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Picture Blog: My  Home Garden + Cilantro Pesto Recipe — an article on the Smart Living Network
June 22, 2012 at 11:02 AMComments: 5 Faves: 0

Picture Blog: My Home Garden + Cilantro Pesto Recipe


When I moved from an apartment in the city to a small house in the country - I was beyond elated. I've always been a nature kid that would spend all my time playing in the woods. While living in the city was cool and I loved the brick road and little businesses around the house I resided in, I needed the fresh air, trees and nature. The tiny bit I found just didn't cut it.

Now, I can't express how much I love the woods, fields, streams, rivers, marsh and even gravel pits surrounding my home. It really felt like magic when I moved in. As I admitted to a friend, it was strangely like falling in love. I was infatuated with my home and being there filled me with country living fantasies.

I decided I'd grow a huge garden, fix up the shed for a chicken coop, keep ducks and chickens for eggs and that I'd build a porch.... However, as you might have guessed, efforts feel short of ambitions and what I ACTUALLY managed was 1.) the large garden (20ft by 50ft!!) with my boyfriend/fiance/thing's (labels ;p) help AND  2.) to dig up and relocate 30 wheelbarrows of rocky clay soil  to level the ground where the porch would go BY MYSELF when he decided the large garden was more than enough work and maintained that we would need a whole crew of people to accomplish the task so it wasn't worth trying. ( I then let that area go to weeds anyway. Well done, Erin. You sure did prove your point!)

And honestly, for two young people that had never ACTUALLY tried to grow anything before - it went miraculously well. We grew herbs, tomatoes, lettuces, beans, peas, onions, squash, zucchini, even corn, sunflowers and pumpkins and LOTS of them -  that is until the deer moved in when the corn got tall, ate almost everything and killed our motivation to weed that enormous plot of land. -.-

We tried the same thing the next year, but that time built a fence to protect the garden from deer. Nature had an answer to that. A woodchuck moved in and easily burrowed under the fence.

Now this year, we're actually reaping the benefits of all that soil I moved when we first came to the Ada farmhouse (as we lovingly call it). We've downsized our garden in favor of less work, laid down tarps for less weeding and selected a (hopefully) more intimidating location to critters. So far, so good! But I'll let you know how it goes... ;)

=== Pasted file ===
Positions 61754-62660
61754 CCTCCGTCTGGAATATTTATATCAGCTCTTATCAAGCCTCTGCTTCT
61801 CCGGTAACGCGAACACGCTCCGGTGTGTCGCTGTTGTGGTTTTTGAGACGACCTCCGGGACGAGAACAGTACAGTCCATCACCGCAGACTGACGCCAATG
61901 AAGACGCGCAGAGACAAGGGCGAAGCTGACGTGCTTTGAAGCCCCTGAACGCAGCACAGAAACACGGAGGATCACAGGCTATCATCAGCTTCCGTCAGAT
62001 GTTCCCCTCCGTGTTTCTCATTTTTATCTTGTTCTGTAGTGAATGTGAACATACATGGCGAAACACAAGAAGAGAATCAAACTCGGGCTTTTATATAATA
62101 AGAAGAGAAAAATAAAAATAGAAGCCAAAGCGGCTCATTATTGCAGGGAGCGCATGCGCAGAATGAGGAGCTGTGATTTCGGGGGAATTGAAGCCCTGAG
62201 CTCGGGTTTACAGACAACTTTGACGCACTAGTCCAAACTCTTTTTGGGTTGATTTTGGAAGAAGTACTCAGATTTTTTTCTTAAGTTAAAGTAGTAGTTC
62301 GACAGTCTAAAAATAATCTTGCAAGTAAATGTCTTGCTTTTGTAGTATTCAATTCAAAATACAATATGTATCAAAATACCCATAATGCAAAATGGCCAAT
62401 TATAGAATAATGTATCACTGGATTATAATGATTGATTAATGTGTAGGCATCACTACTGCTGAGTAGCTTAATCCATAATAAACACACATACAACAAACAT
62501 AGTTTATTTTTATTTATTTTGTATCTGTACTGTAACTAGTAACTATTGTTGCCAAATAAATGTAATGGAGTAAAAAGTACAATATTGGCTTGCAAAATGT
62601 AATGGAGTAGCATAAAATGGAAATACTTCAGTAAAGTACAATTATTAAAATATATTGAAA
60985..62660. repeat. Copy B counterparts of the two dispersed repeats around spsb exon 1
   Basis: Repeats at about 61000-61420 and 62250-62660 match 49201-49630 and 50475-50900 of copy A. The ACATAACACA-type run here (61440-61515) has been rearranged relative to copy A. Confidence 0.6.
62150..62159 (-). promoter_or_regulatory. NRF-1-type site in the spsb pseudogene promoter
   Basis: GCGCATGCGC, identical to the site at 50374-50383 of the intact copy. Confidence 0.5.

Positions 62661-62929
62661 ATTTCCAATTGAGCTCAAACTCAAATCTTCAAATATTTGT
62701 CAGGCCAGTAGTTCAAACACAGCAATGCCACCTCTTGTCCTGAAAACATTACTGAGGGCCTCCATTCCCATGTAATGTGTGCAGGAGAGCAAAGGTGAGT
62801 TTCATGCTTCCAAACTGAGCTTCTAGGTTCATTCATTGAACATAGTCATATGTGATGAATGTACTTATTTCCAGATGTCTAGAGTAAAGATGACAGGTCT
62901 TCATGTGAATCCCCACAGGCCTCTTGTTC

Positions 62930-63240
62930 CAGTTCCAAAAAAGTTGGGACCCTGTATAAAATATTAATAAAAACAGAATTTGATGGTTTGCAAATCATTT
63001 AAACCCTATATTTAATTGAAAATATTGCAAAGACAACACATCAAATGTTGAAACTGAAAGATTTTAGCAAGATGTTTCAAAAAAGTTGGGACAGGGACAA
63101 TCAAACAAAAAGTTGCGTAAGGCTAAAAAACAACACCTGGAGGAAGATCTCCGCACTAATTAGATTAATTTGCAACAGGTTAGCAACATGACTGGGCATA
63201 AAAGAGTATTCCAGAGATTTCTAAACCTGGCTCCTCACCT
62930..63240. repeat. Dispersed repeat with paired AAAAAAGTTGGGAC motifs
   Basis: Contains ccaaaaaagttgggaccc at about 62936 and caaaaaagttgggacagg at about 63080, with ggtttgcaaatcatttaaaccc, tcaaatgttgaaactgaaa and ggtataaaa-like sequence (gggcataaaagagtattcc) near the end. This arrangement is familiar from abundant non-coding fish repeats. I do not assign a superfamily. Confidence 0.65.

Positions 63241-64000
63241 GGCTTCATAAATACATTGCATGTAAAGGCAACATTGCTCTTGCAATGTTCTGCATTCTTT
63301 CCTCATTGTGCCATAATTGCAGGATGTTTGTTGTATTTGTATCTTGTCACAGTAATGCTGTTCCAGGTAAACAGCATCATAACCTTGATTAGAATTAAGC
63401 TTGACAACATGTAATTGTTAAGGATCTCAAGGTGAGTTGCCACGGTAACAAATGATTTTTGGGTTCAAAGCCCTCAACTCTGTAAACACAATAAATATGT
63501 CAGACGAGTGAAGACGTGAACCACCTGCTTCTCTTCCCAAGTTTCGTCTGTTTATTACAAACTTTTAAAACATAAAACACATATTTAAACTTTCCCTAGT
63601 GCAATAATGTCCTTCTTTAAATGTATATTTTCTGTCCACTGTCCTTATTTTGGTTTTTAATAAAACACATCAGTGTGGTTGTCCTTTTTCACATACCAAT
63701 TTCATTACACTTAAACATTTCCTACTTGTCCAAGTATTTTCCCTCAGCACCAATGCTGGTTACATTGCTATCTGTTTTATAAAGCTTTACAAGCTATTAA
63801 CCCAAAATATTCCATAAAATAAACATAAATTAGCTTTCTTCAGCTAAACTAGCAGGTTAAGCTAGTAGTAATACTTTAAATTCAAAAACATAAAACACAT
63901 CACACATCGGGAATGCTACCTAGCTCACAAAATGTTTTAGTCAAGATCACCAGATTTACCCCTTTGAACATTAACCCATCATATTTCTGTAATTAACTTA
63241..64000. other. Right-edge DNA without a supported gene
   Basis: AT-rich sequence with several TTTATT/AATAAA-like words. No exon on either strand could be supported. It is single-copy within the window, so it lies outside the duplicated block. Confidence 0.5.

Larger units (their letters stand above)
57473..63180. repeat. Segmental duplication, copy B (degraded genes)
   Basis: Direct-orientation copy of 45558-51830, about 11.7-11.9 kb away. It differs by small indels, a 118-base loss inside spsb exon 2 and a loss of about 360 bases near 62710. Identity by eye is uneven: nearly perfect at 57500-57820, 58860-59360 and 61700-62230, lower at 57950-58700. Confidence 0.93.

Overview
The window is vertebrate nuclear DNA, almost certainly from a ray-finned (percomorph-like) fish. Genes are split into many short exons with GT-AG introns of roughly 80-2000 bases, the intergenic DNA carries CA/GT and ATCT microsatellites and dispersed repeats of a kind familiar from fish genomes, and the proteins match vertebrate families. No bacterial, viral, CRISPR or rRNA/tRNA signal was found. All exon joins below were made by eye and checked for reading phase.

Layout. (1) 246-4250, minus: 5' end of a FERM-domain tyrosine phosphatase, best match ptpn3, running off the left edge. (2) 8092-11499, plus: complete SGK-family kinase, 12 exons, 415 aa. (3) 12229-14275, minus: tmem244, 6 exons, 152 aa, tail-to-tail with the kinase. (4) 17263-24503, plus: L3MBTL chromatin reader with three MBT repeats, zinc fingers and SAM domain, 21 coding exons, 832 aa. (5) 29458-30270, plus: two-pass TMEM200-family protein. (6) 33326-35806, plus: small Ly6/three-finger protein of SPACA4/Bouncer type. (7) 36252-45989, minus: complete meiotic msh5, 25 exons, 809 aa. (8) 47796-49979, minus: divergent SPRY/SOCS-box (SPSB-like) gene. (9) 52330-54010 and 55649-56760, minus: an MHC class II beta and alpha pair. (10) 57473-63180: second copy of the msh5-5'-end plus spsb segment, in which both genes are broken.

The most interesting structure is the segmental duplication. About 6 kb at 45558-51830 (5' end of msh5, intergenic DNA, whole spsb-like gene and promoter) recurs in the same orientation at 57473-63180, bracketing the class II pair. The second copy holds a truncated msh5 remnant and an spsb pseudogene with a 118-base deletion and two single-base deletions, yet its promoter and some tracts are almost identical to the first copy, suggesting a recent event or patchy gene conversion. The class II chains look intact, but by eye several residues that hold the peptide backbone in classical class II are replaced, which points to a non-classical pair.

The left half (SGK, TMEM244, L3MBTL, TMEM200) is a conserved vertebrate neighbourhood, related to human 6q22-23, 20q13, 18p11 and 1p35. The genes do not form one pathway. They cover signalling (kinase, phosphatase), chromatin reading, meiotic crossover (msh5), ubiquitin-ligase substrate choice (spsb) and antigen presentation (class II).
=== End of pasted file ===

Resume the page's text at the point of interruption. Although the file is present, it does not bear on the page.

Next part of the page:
My Backyard

farm house, home

Baby Garden

home vegetable garden

Prayer Flags to Add Tranquility

tibetan prayer flags

DIY Plant Labels Made from Cut Twigs

DIY Garden Project - Plant Labels

Fence Installed, Gate Installed, Garden is Growing Up!

home vegetable garden


tarragon plant and flowers

Purple Green Beans

purple green bean plants

Baby Iceberg and Romaine Lettuces

Baby Iceberg and Rommaine Lettuce

Zucchini Blossoms

zucchini blossoms

Baby Red Cabbage

baby red cabbage

Baby Broccoli Plant

baby broccoli plant

Pickings From Yesterday - Arugula (back) and Cilantro (front)

Cilantro Pesto Recipe (made from cilantro pictured above!)

cilantro pesto

INGREDIENTS: Big bunch of cilantro minus stems, clove of garlic, 1/4 - 1/2 chopped onion, 3 tbsp olive oil, 5 tbsp water, 1 tbsp sesame seed oil, juice from a little less than half a lime, sriracha and sea salt to taste.

DIRECTIONS: blend in your food processor. It's that easy.

USE: in all sorts of Mexican food, but also as dressing on a salad, pizza or pasta. I make this awesome shrimp linguini with peppers I roast myself, pine nuts and the cilantro pesto. :)

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  • Love it. I had a garden like that once. Someone told me that deer can jump a fence if its 6ft or under. I built an eight foot fence. Neighbors thought I was keeping large animals penned in my back yard. Weeding is always the worst part of gardening. I used cocoa bean mulch to prevent weeds. It also adds lots of nitrogen to the soil. Plus your garden will smell like chocolate.